Japanese literature and Japanese poetry
The earliest works of Japanese literature include the Kojiki and Nihon Shoki chronicles and the Man’yoshu poetry anthology, all from the 8th century and written in Chinese characters. In the early Heian period, the system of phonograms known as kana (Hiragana and Katakana) was developed. The Tale of the Bamboo Cutter is considered the oldest Japanese narrative. An account of Heian court life is given in The Pillow Book by Sei Shonagon, while The Tale of Genji by Murasaki Shikibu is often described as the world’s first novel.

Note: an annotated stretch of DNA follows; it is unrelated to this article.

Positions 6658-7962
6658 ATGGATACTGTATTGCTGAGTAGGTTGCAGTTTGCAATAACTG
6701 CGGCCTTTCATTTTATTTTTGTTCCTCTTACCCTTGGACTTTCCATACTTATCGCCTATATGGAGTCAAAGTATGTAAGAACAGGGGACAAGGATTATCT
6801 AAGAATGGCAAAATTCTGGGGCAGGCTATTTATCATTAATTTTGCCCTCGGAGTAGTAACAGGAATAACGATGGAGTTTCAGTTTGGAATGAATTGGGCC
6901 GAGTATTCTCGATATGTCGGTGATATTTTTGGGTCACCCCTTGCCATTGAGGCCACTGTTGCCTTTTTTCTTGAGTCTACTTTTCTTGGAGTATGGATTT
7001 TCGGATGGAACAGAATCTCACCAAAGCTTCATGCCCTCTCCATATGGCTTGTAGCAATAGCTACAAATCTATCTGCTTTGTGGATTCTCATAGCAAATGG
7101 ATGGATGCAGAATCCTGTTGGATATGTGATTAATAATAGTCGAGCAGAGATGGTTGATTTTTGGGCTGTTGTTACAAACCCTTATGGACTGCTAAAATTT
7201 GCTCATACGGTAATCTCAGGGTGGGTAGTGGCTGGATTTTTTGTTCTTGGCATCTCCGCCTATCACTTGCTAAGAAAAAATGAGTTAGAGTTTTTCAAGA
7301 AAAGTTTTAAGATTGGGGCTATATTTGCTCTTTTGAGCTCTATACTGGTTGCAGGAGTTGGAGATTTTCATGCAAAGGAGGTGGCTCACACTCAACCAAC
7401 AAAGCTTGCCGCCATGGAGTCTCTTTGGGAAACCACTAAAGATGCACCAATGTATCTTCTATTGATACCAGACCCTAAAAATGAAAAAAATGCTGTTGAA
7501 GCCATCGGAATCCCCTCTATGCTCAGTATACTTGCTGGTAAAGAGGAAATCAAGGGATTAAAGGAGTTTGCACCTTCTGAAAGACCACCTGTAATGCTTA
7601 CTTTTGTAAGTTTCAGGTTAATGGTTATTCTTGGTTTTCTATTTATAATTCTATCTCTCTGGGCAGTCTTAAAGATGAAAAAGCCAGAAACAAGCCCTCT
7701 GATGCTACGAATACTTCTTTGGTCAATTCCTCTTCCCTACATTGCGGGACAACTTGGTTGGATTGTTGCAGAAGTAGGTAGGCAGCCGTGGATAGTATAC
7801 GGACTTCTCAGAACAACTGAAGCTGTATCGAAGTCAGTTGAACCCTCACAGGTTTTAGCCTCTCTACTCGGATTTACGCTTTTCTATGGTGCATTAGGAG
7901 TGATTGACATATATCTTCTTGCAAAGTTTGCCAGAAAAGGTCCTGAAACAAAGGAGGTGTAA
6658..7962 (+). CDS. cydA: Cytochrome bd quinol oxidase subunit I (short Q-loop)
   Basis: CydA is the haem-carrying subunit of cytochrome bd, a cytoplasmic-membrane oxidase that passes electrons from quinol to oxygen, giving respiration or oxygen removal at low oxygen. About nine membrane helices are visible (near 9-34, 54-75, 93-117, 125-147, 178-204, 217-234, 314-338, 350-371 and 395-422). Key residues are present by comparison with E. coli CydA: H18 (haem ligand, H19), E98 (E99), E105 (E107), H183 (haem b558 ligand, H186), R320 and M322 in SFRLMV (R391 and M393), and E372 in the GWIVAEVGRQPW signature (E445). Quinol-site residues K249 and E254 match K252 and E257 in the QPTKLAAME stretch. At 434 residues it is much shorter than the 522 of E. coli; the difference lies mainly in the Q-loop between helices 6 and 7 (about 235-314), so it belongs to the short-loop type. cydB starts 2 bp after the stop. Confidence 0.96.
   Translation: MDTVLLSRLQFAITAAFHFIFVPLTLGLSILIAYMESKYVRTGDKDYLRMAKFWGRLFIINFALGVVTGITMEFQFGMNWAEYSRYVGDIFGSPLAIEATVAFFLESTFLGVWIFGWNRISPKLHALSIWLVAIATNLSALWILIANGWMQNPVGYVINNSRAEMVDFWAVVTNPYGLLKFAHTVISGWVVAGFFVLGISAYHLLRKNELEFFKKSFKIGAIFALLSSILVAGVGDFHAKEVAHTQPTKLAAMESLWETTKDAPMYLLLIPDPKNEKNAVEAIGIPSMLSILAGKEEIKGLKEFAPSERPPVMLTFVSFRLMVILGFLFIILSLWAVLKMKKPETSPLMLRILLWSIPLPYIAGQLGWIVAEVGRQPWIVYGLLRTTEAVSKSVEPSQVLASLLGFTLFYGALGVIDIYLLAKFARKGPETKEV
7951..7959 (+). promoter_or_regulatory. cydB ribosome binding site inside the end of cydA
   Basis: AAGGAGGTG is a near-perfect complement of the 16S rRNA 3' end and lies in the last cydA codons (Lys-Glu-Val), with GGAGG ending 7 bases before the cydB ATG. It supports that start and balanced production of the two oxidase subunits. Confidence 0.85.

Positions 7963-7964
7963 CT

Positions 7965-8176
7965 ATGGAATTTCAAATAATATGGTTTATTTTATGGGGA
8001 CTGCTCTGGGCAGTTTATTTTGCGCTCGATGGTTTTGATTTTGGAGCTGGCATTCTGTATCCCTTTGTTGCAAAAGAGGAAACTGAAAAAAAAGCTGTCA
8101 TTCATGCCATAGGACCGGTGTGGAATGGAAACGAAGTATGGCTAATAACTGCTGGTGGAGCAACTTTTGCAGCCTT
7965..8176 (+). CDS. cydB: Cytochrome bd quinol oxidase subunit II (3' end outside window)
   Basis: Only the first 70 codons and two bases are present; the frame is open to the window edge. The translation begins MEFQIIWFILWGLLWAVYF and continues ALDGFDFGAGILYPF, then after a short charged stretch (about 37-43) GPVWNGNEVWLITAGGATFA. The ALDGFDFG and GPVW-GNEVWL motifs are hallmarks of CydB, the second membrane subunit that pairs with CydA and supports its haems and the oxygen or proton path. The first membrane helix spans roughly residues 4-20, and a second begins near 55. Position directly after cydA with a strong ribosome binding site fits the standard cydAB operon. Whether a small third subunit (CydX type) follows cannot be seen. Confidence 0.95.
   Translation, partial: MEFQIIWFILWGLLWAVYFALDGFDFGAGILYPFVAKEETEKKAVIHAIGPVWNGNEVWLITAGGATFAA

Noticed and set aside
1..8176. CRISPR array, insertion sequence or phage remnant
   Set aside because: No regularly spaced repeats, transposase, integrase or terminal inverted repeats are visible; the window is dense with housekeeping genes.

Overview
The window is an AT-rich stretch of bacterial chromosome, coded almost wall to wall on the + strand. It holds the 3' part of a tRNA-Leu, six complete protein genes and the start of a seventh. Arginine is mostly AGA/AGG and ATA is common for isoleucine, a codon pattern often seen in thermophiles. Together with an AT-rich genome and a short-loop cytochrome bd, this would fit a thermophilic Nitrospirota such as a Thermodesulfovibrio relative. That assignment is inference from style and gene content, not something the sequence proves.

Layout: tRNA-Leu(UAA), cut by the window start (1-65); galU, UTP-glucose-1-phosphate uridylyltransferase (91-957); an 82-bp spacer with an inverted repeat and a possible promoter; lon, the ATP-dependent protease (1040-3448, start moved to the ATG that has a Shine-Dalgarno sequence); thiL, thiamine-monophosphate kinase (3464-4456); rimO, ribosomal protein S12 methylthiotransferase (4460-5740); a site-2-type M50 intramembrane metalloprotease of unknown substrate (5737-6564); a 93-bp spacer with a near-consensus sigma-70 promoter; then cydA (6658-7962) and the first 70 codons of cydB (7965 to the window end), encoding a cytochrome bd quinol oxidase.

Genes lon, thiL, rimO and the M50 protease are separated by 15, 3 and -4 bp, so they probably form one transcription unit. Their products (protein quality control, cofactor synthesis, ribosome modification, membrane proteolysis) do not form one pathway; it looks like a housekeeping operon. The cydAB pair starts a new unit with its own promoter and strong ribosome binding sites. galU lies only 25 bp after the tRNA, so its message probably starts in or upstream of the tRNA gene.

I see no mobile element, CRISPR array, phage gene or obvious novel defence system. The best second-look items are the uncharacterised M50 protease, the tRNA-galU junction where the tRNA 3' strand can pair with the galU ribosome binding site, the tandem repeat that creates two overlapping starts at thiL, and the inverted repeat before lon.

During the Edo period, the chonin (“townspeople”) overtook the samurai aristocracy as producers and consumers of literature. The popularity of the works of Saikaku, for example, reveals this change in readership and authorship, while Basho revivified the poetic tradition of the Kokinshu with his haikai (haiku) and wrote the poetic travelogue Oku no Hosomichi. The Meiji era saw the decline of traditional literary forms as Japanese literature integrated Western influences. Natsume Soseki and Mori Ogai were the first “modern” novelists of Japan, followed by Ryunosuke Akutagawa, Jun’ichiro Tanizaki, Yukio Mishima and, more recently, Haruki Murakami. Japan has two Nobel Prize-winning authors—Yasunari Kawabata (1968) and Kenzaburo Oe (1994).